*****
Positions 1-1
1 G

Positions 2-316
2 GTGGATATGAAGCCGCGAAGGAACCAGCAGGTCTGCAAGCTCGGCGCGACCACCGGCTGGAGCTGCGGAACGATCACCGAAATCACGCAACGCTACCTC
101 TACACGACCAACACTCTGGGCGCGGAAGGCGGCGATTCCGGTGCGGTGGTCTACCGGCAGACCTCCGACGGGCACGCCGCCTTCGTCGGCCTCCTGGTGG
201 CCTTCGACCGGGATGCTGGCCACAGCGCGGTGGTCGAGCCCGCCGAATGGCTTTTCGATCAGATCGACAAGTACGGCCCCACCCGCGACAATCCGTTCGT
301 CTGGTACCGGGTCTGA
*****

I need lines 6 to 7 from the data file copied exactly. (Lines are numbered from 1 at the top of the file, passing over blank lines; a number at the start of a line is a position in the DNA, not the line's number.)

201 CCTTCGACCGGGATGCTGGCCACAGCGCGGTGGTCGAGCCCGCCGAATGGCTTTTCGATCAGATCGACAAGTACGGCCCCACCCGCGACAATCCGTTCGT
301 CTGGTACCGGGTCTGA